It was fun to be part of that day, although I was glad no one asked me what type of handy work I do! The dragons interviewed her for over an hour. That’s a long time to be in the hot seat, but Marissa could answer all their questions, stood her ground and believed in herself. As I watched the extract shown on Monday, I was proud of her, and all the Company of Women members who gave up their day to be on the show with her. Now that’s women helping women.

Thursday, October 09, 2008

Changing the Routine

This fall I decided to change my fitness regime. I was getting bored with the same old, same old and thought it was time to diversify. And if I am being truly honest, apart from the training for the 60K walk, fitness kind of took a back burner this summer. But I was getting too comfortable not working out, and I knew I had to do something So today, when I had my first training session, I realized I not only need to do this, but it felt good to stretch myself physically again.

Now you may be thinking – that’s all very nice but what has that got to do with me. Lots. Especially if you compare fitness to marketing.

It is all too easy to get stuck on the treadmill, producing the same tried and true marketing material to entice new customers. Complacency can lead to loss of business, so even when your business is doing well, you need to continue marketing. And just as I’ve chosen to change the mix on how I get my exercise, so too do you need to develop different marketing approaches to reach your target audience. Who knows, just as I was getting bored with the same routine, your customers or potential customers, are maybe getting bored with the same message from you.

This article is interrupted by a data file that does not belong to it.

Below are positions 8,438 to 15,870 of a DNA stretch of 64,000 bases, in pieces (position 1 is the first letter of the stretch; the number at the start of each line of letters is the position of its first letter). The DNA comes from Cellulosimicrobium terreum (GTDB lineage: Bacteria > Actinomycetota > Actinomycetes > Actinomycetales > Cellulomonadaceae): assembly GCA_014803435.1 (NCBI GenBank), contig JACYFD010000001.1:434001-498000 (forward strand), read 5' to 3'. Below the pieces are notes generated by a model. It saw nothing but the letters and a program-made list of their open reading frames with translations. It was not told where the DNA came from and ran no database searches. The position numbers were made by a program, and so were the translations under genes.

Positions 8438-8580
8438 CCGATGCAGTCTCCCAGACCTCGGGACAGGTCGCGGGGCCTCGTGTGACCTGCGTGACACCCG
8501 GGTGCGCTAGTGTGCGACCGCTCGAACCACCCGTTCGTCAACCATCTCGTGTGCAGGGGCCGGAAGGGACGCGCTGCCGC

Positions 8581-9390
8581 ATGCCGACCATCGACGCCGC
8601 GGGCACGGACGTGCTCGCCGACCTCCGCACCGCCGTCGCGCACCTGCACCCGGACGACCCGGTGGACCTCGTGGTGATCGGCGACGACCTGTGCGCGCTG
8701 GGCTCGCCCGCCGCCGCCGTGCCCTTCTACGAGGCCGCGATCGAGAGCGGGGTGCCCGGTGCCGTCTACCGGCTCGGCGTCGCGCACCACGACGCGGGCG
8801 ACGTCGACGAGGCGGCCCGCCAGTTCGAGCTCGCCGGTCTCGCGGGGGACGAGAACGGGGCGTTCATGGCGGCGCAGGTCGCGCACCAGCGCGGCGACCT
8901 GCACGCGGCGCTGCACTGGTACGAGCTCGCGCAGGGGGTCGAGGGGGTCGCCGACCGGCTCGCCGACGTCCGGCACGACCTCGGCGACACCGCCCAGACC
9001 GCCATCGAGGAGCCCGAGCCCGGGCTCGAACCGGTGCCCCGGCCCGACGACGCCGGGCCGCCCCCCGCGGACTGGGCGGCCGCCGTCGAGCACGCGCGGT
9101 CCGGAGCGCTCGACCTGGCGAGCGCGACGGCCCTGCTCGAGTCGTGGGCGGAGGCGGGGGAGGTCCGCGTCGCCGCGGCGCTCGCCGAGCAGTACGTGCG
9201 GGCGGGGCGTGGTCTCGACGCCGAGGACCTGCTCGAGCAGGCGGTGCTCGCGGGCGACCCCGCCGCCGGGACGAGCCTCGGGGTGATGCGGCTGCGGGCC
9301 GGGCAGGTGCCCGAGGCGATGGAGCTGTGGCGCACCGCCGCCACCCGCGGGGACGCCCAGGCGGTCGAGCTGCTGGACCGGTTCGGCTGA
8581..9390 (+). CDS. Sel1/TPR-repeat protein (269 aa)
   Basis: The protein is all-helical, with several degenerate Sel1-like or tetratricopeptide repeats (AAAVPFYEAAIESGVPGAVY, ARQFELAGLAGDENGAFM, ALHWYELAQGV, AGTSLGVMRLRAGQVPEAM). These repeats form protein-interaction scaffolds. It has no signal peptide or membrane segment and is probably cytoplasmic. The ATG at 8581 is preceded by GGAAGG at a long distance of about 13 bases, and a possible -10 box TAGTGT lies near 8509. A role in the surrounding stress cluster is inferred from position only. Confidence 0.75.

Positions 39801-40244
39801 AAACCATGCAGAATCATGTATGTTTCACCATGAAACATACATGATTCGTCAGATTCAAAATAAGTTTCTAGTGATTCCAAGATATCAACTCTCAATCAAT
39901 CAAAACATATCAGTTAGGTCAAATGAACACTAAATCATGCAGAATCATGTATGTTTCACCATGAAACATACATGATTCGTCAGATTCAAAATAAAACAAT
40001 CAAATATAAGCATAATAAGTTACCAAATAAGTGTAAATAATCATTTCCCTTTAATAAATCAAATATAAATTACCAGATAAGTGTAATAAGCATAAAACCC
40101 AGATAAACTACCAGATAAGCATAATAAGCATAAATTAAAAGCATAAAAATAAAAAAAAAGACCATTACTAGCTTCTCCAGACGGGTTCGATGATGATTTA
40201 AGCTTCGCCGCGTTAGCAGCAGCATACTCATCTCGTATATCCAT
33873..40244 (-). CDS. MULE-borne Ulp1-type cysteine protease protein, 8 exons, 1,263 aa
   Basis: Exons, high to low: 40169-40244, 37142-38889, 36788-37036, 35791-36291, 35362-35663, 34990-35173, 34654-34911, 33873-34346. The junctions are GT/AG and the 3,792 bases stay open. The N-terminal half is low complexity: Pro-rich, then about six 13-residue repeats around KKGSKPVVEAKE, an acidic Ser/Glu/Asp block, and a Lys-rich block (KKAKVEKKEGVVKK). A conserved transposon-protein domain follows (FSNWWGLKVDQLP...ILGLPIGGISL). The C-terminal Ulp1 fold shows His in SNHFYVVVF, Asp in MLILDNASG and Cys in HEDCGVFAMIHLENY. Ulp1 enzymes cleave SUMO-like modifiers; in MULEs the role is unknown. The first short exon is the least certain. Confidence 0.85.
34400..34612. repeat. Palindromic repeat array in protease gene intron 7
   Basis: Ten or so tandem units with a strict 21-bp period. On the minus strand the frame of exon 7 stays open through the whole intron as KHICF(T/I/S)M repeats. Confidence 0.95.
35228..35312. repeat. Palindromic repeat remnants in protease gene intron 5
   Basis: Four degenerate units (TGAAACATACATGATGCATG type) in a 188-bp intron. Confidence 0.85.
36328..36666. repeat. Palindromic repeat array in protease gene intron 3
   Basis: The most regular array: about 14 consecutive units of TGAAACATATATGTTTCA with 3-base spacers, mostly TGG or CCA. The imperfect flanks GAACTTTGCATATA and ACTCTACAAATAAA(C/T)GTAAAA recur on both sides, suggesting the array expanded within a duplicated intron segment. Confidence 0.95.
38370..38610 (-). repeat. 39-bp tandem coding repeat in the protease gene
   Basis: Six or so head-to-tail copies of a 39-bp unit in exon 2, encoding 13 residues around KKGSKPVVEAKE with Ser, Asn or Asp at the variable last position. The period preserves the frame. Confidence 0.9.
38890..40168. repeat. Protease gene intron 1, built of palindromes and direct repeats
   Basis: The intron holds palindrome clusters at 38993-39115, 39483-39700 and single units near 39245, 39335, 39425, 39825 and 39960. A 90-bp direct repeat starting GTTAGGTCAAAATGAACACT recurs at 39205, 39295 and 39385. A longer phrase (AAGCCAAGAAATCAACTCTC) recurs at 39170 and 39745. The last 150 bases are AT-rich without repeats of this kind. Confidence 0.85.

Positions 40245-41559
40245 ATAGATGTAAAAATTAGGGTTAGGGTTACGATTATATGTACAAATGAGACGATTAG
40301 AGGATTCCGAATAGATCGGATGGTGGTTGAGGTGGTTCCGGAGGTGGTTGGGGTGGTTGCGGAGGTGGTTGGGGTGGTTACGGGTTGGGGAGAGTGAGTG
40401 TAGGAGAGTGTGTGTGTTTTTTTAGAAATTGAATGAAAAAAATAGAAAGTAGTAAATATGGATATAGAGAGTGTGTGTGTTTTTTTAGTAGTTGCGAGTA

So think about who you want to reach. Can you do that differently? What message do you want to deliver? When we embrace change, we open ourselves up to new territories.

You might be surprised at what you can accomplish, just by taking a fresh look at how you have been communicating. And just as I recognized the value of staying fit and active, in your business you need to stay nimble and quick on your feet, because then you can win the race.

Monday, October 06, 2008

Sometimes men are right, well occasionally

I don’t know about you but I really stew about tough decisions, especially when I know I may hurt the other person’s feelings. I put it off, and I talk myself into thinking it will work out – anything to avoid a confrontation. But I am learning.

And one of the things I am learning is that sometimes, just sometimes mind you, my husband is right. He has his own business too and so is familiar with the trials and tribulations of being an entrepreneur. However, I have been trying to run Company of Women on my own, without his advice, (read interference.)

However, he could see this situation was bothering me and gave me his advice, and for once, I listened and took it. Working in an all-female environment, I can get so caught up in the feelings, rather than the practical, business perspective. He helped me step outside of that and take a hard look at what I needed to do.

Now I wouldn’t want this to go to his head, but then there’s little risk of that – as I am sure he doesn’t read my blog!